Larry's Club

Larry Rice drafts the homeless in his fight against Washington Avenue bars

The Reverend Larry Rice doesn't think much of the transformation of Washington Avenue.

Last month, the minister-media magnate-gadfly led several dozen protesters on a march down Washington to criticize the millions being spent on street improvements that no one thought were important until loft-dwellers moved in. The city, Rice and the protesters said, shouldn't be buying fancy brick sidewalks and streetlights when people are hungry.

Rice's riling City Hall is nothing new. But now he is upsetting some neighbors by using City Hall to dictate who will be allowed to run Washington Avenue bars near his shelter.

Even as Rice hit the streets, he and homeless residents of New Life Evangelistic Center at 1411 Locust Street were quietly torpedoing liquor-license applications for two nearby nightclubs. Last month, owners of Deep Six at 1511 Washington Avenue dropped a proposal to transfer their license after more than a dozen homeless people who stay at Rice's shelter signed protest petitions, effectively preventing the current owner from selling. Robert Kraiberg, city excise commissioner, says Deep Six didn't get enough signatures in support of its application, but New Life took no chances, sending the center's lawyer to a June 17 hearing on the license transfer. A dozen New Life residents also signed petitions to block the sale of Tequila's, a nightclub at 1312 Washington that closed when its owners were evicted before a June hearing on a proposed license transfer.

The city grants considerable power to neighbors of bars and nightclubs that want to stay open until 3 a.m. Unless a liquor-license applicant collects signatures of support from a majority of property owners, registered voters and residents within 500 feet of his business, he might just as well stay home. The city also gives opponents of late-night bars plenty of opportunities to protest. Rice for the first time has taken full advantage, casting a shadow of uncertainty on a gentrifying neighborhood that has long been one of the city's hottest nightclub districts. "The phenomenon of the New Life Evangelistic Center being involved in a protest is new," Kraiberg says.

Charlie Hale, New Life's business office manager, says the homeless are merely joining with others in the neighborhood to stop proposals that are bad for everyone. "Obviously, if we were the only ones against them, we wouldn't be winning," Hale says. "We try to look out for the entire area."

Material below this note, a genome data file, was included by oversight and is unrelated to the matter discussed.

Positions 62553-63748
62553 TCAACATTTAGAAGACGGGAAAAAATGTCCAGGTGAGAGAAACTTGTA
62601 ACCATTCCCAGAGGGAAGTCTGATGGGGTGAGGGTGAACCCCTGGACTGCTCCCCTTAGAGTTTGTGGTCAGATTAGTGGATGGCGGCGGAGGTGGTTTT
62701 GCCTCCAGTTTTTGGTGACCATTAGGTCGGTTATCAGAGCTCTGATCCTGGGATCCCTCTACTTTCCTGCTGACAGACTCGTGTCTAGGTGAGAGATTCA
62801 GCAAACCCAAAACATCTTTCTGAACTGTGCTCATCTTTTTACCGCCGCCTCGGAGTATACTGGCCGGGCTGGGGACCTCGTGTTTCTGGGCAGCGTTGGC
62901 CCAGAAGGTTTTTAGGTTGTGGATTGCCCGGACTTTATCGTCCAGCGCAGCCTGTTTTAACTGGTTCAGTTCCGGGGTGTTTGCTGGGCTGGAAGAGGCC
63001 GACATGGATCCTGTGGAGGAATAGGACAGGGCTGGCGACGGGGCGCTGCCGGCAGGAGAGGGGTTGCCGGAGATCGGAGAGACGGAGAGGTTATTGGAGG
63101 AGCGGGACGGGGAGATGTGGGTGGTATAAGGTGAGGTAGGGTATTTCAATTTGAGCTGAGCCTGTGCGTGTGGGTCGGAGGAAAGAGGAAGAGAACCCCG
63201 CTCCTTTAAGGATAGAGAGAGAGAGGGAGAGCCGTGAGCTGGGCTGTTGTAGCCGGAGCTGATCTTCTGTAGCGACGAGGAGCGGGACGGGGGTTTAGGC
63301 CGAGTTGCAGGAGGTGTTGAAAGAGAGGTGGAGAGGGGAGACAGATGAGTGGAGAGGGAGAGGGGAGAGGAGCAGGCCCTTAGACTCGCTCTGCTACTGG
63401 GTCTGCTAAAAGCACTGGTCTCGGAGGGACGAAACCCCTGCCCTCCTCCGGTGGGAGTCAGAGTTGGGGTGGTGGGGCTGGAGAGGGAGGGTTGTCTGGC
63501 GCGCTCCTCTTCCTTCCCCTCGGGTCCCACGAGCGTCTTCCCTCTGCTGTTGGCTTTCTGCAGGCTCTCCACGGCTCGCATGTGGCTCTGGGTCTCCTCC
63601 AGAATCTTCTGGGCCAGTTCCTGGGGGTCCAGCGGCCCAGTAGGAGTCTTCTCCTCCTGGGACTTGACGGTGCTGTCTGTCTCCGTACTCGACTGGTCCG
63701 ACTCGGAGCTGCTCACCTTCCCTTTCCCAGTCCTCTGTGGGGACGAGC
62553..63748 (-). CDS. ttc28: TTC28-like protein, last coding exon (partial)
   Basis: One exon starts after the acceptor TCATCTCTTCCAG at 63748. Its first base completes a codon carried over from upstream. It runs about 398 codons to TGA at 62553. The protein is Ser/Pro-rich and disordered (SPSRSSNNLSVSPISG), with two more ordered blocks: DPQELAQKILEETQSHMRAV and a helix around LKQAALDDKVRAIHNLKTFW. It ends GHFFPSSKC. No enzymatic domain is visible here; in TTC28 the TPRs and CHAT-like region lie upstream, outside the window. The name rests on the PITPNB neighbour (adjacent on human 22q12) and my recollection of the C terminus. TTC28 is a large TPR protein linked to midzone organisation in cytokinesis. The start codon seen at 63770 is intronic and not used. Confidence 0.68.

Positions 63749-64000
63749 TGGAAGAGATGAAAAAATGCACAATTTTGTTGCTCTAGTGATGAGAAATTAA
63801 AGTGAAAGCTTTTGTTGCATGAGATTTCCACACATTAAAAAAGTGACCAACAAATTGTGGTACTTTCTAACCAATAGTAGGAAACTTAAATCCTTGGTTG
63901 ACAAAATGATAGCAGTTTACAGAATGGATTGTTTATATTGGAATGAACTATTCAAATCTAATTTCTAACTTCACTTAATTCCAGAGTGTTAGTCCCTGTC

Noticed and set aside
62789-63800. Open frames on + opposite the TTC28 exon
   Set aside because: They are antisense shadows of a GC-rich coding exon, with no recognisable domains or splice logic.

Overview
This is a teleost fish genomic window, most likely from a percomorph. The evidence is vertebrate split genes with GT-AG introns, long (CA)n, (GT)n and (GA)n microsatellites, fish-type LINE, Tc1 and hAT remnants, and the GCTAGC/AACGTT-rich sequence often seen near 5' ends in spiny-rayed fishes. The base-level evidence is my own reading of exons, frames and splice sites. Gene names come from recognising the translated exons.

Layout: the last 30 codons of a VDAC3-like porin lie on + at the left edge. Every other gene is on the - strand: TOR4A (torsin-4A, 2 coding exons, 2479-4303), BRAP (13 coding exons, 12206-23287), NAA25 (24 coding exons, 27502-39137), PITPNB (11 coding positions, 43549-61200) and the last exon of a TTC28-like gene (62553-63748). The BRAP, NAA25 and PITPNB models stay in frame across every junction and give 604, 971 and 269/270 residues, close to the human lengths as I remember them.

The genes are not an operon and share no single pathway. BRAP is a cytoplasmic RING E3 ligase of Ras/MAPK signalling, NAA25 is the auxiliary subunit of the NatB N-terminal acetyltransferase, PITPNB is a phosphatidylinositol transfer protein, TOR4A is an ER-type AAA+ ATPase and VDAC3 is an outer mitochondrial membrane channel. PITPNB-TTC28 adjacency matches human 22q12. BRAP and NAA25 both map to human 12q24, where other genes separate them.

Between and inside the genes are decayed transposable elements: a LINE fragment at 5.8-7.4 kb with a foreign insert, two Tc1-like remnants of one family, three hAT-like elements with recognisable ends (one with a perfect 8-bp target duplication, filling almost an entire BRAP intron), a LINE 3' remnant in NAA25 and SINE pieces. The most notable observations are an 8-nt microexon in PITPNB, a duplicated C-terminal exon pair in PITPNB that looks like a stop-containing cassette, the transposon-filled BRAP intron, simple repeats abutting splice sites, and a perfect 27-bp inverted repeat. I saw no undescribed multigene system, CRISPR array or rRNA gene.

Records at the city excise commissioner's office show that twelve of the 39 signatures against Tequila's license application came from people who gave their address as New Life. In the case of Deep Six, thirteen of the 20 people who signed protest petitions provided New Life as their address. So far as Hale is concerned, shelter residents have as much right as anyone else to protest liquor-license applications. And they're under no pressure, he insists. "They're living here -- regardless of how long, they're in the area," Hale says. "They know what's going on. It's not something that we force them to do -- it's not like you sign this or you're out of here. We tell them the situation and they sign."

And that has some club owners crying foul.

"The idea that he [Rice] can influence my business really upsets me -- I mean, really upsets me," says Tom Gray, owner of Velvet, oldest of at least nine clubs on the Washington Avenue strip. "He registers homeless people to vote so they can protest a license. It's an abuse of a privilege that, really, he has no business employing at all. It totally infuriates me. Larry Rice has just got a huge bone up his ass because they spent all that money on the street. He's just mad because they've spent all the money on the street and he's not getting any of it. He's a total blight on the city of St. Louis. The guys who live there, they break into cars, they beg for money. These are the guys who are committing the crime in the area. If that place wasn't around, this would be one of the safest neighborhoods in the metro area, I swear."